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C 110 E/32 Official Journal of the European Union EN 8.5.

2003

Would the Commission not agree that moves of this kind must be seen as a form of ‘creative accounting’
aimed at increasing or concealing the size of a public debt which is already extremely high in Italy, to an
extent that is incompatible with the Stability Pact criteria?

In connection with another extremely serious aspect of this matter  namely the danger that the world’s
most extraordinary historic, artistic and natural heritage might be broken up, at least in part  the Italian
President asked the Prime Minister for assurances as to its protection and for the relevant laws to be
tightened up. In his reply of 2 July 2002 the Prime Minister, Mr Berlusconi, acknowledged the basic
constitutional requirement to protect the heritage but rejected the request for further legislation to regulate
the activities of the two companies that had been set up.

Given the widespread alarm that the government’s attitude and these legislative initiatives have caused in
cultural circles, would the Commission not agree that it should ask the Italian Government for an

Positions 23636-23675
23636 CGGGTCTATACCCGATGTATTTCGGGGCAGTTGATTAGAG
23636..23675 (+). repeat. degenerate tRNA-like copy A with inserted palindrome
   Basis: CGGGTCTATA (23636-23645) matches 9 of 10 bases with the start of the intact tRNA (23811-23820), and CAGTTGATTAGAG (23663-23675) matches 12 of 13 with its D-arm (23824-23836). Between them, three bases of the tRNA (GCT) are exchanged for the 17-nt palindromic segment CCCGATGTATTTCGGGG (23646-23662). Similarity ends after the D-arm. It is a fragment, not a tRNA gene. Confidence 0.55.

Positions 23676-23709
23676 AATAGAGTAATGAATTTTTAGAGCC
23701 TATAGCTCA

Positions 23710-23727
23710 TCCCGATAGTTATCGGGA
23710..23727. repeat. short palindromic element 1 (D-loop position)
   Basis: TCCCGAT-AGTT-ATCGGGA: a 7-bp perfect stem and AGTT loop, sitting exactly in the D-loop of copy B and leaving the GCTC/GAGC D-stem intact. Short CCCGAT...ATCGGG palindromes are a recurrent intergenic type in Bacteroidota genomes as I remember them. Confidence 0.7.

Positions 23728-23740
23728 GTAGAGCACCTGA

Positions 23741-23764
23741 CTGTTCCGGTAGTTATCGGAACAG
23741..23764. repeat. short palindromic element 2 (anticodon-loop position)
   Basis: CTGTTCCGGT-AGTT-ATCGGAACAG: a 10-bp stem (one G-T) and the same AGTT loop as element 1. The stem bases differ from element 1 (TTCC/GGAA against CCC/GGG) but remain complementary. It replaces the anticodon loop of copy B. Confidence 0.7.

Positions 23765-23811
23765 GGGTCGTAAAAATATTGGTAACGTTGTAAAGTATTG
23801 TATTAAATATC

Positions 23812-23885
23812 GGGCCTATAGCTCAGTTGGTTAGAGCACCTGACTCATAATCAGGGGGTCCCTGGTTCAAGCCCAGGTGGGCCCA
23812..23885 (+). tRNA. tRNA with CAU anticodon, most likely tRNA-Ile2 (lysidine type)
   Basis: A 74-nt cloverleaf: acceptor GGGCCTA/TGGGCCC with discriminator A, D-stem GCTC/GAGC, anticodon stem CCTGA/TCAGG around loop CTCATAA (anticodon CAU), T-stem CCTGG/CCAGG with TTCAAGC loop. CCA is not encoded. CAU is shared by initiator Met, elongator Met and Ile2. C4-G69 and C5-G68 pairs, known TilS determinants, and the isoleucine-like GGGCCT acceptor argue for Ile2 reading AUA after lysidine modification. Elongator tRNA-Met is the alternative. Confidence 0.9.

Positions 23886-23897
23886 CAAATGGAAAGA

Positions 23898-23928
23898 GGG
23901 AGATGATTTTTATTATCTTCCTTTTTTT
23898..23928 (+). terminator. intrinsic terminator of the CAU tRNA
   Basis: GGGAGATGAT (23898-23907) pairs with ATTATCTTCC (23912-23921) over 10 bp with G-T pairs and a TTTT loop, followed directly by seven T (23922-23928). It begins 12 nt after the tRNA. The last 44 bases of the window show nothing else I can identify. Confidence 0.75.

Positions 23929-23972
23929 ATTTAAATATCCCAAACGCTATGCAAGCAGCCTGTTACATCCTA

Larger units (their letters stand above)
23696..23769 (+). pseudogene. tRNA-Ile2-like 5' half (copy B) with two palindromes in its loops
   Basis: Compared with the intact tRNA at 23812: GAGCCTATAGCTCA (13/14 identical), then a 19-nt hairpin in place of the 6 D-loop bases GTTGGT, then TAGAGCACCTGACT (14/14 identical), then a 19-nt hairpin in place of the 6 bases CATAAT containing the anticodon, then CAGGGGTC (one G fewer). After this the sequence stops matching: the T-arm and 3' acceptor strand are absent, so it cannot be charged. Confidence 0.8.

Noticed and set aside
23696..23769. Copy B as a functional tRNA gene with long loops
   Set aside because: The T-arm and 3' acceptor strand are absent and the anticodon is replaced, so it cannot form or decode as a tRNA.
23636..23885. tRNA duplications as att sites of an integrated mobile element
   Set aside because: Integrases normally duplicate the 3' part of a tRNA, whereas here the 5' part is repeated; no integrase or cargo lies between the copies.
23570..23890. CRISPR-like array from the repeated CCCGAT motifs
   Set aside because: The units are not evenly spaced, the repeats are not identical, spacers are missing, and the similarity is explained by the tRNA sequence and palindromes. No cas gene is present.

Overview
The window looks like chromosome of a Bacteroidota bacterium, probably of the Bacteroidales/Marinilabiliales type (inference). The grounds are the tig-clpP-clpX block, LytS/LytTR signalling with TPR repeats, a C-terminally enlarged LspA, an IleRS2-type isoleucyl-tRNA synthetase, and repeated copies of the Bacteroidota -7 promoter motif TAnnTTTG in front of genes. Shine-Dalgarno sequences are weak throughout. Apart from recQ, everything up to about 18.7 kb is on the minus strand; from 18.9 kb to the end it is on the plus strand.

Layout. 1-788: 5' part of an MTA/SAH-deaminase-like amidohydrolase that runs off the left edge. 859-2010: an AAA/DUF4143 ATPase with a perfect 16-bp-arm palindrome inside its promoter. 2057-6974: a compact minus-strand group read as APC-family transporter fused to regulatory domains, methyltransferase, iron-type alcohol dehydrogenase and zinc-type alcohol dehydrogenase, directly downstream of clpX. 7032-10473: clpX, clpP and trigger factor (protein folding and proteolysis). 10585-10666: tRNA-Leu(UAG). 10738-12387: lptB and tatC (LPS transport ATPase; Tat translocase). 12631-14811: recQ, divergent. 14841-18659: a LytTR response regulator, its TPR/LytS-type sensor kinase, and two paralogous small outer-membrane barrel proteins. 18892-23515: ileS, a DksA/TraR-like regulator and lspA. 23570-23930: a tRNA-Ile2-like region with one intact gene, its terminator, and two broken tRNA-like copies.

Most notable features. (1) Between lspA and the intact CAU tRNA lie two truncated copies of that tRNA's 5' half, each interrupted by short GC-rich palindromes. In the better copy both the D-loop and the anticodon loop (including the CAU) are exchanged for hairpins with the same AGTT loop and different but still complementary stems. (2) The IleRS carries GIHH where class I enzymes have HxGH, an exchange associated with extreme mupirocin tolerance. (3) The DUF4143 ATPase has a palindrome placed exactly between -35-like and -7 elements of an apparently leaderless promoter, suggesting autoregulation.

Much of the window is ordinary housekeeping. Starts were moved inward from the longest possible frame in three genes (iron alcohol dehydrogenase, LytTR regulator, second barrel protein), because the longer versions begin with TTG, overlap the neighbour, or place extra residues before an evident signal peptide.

explanation, in the light of the provisions of Title XII of the EC Treaty (Article 151), the European
Convention on the Protection of the Archaeological Heritage and the Convention for the Protection of the
Architectural Heritage of Europe?

Answer given by Mr Solbes Mira on behalf of the Commission


(15 October 2002)

The question refers to legislation recently adopted by the Italian parliament and setting up two institutions,
‘Patrimonio SpA’ and ‘Infrastrutture SpA’.

Under the Stability and Growth Pact, all Member States are committed ‘to adhere to the medium-term
objective of budgetary positions close to balance or in surplus’.

The budgetary position is defined in terms of the general government deficit, in accordance with Council